Then by your side no bed-room me deny; For lying so, Hermia, I do not lie. But, gentle friend, for love and courtesy Lie further off; in human modesty, Such separation as may well be said Becomes a virtuous bachelor and a maid: So far be distant; and good night, sweet friend: Thy love ne'er alter till thy sweet life end! Here is my bed: Sleep give thee all his rest! Thesaurus amen: adj right, correct; n Amon; adv positively, yes. Night and silence! Who is here? Weeds of Athens he doth wear: This is he, my master said, Despised the Athenian maid; And here the maiden, sleeping sound, On the dank and dirty ground.

MSND (A Midsummer Night's Dream)

Pretty soul! Churl, upon thy eyes I throw All the power this charm doth owe; When thou wak'st let love forbid Sleep his seat on thy eyelid: So awake when I am gone; For I must now to Oberon. Thesaurus charm: n, v allure, captivate, appeal, spell, fascinate, bewitch, conjure; adj, v attract; n amulet; v enchant, entrance. ANTONYMS: adj depressing, damosel, wench, fille, lass, miss; adj boring, inactive, dull, conciliatory, asleep, uninspiring, unimpressive; n first, initiatory, unmarried. Stay on thy peril; I alone will go. The more my prayer, the lesser is my grace.

Happy is Hermia, wheresoe'er she lies, For she hath blessed and attractive eyes. How came her eyes so bright? Not with salt tears: If so, my eyes are oftener wash'd than hers. No, no, I am as ugly as a bear; For beasts that meet me run away for fear: Therefore no marvel though Demetrius Do, as a monster, fly my presence thus. What wicked and dissembling glass of mine Made me compare with Hermia's sphery eyne? I see no blood, no wound. Lysander, if you live, good sir, awake. Transparent Helena! Nature shows art, That through thy bosom makes me see thy heart. Where is Demetrius? O, how fit a word Is that vile name to perish on my sword!

Lord, what though? Yet Hermia still loves you: then be content. Thesaurus beasts: n stock. Content with Hermia? No: I do repent The tedious minutes I with her have spent. Not Hermia but Helena I love: Who will not change a raven for a dove? The will of man is by his reason sway'd; And reason says you are the worthier maid. Things growing are not ripe until their season; So I, being young, till now ripe not to reason; And touching now the point of human skill, Reason becomes the marshal to my will, And leads me to your eyes, where I o'erlook Love's stories, written in love's richest book.

When at your hands did I deserve this scorn? Is't not enough, is't not enough, young man, That I did never, no, nor never can Deserve a sweet look from Demetrius' eye, But you must flout my insufficiency? Good troth, you do me wrong,--good sooth, you do-In such disdainful manner me to woo. But fare you well: perforce I must confess, I thought you lord of more true gentleness. O, that a lady of one man refus'd Should of another therefore be abus'd!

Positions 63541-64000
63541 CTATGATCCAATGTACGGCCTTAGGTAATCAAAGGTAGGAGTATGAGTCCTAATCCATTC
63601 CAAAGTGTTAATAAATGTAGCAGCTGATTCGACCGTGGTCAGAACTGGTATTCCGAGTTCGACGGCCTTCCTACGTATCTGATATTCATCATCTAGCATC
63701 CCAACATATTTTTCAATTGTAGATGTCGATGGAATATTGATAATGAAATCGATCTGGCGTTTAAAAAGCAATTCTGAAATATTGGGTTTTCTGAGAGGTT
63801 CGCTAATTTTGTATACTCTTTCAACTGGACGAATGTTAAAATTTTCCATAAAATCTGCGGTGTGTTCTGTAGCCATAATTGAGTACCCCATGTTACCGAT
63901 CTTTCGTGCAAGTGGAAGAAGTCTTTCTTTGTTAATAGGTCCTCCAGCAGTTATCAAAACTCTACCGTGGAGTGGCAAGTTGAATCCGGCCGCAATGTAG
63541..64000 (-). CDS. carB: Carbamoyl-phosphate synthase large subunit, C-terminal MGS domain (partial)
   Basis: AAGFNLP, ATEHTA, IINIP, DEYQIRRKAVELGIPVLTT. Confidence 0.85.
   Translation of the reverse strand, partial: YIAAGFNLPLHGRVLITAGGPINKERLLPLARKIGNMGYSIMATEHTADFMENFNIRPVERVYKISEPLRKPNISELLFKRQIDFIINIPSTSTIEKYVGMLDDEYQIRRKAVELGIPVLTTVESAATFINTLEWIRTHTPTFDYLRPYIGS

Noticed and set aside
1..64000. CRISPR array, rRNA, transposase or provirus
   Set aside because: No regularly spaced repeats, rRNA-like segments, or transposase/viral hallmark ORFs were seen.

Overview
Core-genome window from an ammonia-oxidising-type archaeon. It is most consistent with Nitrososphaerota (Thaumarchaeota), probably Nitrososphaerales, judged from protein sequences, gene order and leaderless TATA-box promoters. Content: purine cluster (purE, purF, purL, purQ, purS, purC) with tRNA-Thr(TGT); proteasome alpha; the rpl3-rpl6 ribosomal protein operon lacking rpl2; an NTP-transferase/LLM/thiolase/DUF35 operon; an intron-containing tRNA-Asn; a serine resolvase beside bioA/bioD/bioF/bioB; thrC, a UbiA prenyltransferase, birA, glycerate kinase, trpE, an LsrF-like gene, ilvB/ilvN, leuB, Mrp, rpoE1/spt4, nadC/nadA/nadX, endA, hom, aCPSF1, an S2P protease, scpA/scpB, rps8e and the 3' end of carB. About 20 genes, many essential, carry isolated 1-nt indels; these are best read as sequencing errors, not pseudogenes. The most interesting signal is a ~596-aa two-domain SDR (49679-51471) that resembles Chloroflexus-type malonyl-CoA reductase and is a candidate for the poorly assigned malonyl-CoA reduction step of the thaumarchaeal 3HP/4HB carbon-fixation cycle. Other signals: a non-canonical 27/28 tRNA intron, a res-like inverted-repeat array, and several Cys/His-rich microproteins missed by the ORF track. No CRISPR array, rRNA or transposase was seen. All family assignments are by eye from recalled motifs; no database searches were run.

For, as a surfeit of the sweetest things Thesaurus fare: n, v do; n food, aliment, board, ANTONYMS: v disturb, table, charge, chow, menu, traveller; demobilize, disband, dismiss, v come, eat. And, all my powers, address your love and might To honour Helen, and to be her knight! Ay me, for pity! Lysander, look how I do quake with fear!

Methought a serpent eat my heart away, And you sat smiling at his cruel prey. What, out of hearing? Alack, where are you? I swoon almost with fear. This green plot shall be our stage, this hawthorn brake our tiring-house; and we will do it in action, as we will do it before the duke. First, Pyramus must draw a sword to kill himself; which the ladies cannot abide.

How answer you that? Thesaurus abide: v endure, bide, undergo, tolerate, take, suffer, stomach, bear, brook; adj, v stay, dwell. Write me a prologue; and let the prologue seem to say we will do no harm with our swords, and that Pyramus is not killed indeed; and for the more better assurance, tell them that I Pyramus am not Pyramus but Bottom the weaver: this will put them out of fear. BOTTOM Nay, you must name his name, and half his face must be seen through the lion's neck; and he himself must speak through, saying thus, or to the same defect,--'Ladies,' or, 'Fair ladies, I would wish you, or, I would request you, or, I would entreat you, not to fear, not to tremble: my life for yours.

If you think I come hither as a lion, it were pity of my life. No, I am no such thing; I Thesaurus afeard: adj afraid. But there is two hard things; that is, to bring the moonlight into a chamber: for, you know, Pyramus and Thisbe meet by moonlight. BOTTOM Why, then may you leave a casement of the great chamber-window, where we play, open; and the moon may shine in at the casement. QUINCE Ay; or else one must come in with a bush of thorns and a lantern, and say he comes to disfigure or to present the person of moonshine. Then there is another thing: we must have a wall in the great chamber; for Pyramus and Thisby, says the story, did talk through the chink of a wall.